Steve Jobs on Monday pulled the curtain further up on Apple's plans for its upcoming Macintosh operating system, known as Leopard, as well as its hotly anticipated iPhone.
In true form, the Apple CEO reviewed both past performances of the company's existing products, as well as hinted at future features during his keynote address at the Apple Worldwide Developers Conference in San Francisco. More than 5,000 attendees are expected to spend the week pouring over 159 sessions and 94 hands-on labs. Jobs spent the majority of the presentation reviewing the sixth major release of its Mac OS X platform. Also known as Leopard, the $129 upgrade is expected to be available in October. Jobs also reminded the crowd that Apple's iPhone will go on sale on June 29.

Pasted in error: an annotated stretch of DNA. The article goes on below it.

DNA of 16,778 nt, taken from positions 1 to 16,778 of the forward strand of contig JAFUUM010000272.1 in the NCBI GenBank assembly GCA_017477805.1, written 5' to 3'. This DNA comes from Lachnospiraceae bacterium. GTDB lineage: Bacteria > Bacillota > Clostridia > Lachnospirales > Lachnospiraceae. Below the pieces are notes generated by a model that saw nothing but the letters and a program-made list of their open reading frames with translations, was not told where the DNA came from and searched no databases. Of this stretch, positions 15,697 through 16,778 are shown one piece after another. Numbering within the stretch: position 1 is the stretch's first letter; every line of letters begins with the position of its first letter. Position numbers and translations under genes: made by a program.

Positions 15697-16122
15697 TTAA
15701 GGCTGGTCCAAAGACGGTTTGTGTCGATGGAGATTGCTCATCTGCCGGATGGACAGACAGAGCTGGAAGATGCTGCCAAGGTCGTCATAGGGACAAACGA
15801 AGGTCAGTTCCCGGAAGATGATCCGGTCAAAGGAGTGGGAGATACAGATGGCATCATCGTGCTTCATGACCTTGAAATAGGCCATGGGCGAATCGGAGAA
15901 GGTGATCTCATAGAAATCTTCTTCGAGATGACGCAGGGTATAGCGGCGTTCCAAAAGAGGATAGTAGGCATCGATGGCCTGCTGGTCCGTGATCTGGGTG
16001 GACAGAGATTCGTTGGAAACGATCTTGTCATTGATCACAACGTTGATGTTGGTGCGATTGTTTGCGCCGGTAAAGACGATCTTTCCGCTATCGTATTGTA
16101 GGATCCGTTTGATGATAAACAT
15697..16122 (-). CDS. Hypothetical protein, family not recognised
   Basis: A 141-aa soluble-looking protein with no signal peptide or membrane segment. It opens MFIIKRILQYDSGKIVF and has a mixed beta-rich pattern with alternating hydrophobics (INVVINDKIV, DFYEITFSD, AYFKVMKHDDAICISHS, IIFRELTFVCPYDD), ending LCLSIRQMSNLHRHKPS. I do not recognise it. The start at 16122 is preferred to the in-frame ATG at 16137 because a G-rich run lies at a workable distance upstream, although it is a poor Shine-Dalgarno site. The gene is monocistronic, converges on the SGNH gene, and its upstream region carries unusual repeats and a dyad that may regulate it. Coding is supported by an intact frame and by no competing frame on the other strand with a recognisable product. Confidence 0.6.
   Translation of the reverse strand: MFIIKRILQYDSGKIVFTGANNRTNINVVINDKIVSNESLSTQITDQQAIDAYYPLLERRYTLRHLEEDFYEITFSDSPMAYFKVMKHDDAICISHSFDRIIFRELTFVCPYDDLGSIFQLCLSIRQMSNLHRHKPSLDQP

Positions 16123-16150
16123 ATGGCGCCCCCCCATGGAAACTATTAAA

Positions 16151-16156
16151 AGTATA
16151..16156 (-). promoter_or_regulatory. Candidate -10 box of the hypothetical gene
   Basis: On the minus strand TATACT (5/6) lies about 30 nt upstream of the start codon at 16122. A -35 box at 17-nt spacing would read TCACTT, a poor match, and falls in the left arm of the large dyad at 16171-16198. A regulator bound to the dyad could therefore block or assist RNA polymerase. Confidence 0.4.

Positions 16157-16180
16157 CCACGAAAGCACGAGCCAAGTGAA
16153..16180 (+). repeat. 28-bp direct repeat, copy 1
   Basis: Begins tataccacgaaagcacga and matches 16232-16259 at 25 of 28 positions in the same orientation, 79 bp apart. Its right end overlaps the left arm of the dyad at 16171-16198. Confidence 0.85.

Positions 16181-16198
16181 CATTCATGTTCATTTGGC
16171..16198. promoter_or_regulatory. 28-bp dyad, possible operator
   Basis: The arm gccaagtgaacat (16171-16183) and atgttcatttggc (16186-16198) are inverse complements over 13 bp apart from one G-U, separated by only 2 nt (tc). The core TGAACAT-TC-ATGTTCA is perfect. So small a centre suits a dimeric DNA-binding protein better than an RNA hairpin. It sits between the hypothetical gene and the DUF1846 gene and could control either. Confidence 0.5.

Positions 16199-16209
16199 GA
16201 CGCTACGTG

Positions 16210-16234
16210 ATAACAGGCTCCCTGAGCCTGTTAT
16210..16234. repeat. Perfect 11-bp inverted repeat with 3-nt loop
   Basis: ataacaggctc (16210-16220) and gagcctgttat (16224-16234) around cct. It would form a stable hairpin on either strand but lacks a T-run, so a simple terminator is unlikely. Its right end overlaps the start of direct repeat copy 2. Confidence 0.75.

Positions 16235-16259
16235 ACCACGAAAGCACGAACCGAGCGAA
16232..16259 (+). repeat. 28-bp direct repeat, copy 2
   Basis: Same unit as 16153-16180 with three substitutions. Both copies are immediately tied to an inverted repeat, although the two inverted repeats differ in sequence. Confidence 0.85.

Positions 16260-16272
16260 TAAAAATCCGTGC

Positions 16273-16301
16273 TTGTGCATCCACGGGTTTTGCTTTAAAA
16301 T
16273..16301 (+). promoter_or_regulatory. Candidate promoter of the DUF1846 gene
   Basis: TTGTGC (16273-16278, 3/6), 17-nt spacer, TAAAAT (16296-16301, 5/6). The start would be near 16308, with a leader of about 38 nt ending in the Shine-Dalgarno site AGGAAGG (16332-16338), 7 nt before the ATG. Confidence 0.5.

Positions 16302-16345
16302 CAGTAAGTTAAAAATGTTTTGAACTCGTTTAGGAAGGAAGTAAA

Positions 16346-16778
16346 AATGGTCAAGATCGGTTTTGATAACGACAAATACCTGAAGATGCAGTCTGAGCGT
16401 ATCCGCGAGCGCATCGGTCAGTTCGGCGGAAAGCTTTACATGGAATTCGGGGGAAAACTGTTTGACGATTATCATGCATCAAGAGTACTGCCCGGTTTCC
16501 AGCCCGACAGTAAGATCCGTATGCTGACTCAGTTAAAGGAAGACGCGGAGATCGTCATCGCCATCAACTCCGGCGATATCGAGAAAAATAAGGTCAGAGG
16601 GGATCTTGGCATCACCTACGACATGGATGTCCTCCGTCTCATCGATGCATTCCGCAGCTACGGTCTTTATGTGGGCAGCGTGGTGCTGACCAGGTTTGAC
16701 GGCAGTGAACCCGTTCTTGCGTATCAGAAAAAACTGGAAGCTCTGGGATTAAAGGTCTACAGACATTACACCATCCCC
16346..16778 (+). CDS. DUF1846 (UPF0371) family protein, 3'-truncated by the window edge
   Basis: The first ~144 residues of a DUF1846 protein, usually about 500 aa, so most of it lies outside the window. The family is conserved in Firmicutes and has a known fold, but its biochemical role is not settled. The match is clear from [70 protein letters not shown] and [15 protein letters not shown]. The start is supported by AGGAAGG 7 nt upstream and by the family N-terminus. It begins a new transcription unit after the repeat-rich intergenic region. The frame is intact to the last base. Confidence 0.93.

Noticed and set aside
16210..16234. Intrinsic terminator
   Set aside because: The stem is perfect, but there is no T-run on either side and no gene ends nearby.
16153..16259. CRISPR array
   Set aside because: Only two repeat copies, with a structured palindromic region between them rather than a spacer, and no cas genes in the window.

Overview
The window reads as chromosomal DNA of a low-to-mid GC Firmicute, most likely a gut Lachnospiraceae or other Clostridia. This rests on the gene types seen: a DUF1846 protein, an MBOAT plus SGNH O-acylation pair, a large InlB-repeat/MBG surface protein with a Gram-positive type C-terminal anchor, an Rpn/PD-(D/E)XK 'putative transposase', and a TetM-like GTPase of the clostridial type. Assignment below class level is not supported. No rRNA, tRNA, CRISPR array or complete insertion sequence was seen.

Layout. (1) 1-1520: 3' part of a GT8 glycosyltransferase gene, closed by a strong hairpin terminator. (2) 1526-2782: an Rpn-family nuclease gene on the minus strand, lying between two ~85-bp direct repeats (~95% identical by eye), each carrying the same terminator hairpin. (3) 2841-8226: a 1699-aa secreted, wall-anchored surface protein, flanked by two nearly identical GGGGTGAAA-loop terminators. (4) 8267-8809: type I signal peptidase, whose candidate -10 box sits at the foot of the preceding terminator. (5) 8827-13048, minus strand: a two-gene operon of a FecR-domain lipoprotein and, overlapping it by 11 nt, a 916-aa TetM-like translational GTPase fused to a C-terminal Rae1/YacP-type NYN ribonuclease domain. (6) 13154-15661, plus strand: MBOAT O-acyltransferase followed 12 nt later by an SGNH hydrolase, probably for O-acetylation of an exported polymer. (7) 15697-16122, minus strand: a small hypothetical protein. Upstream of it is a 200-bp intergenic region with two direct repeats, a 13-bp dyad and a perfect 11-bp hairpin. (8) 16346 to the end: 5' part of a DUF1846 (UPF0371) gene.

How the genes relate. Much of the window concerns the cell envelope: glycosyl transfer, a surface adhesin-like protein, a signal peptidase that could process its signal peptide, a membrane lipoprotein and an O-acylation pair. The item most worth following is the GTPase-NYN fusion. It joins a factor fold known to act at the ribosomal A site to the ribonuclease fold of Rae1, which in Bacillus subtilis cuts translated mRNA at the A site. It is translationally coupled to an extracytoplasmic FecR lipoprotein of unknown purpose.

Many of the features in Leopard and the iPhone have been demonstrated, both by Jobs since first hint of their existence, and also by Apple, which has been touring key U.S. cities in the past 6 months touting the features and opportunities for software developers.
Of major note:
Developers hoping to score a free iPhone at the show were disappointed to learn that Apple's strategy for third-party software on the smartphone will be based mainly on Apple's Safari Web Browser and not so much on its native operating system, which Apple still says is a full-running version of Mac OS X, minus some of the larger applications.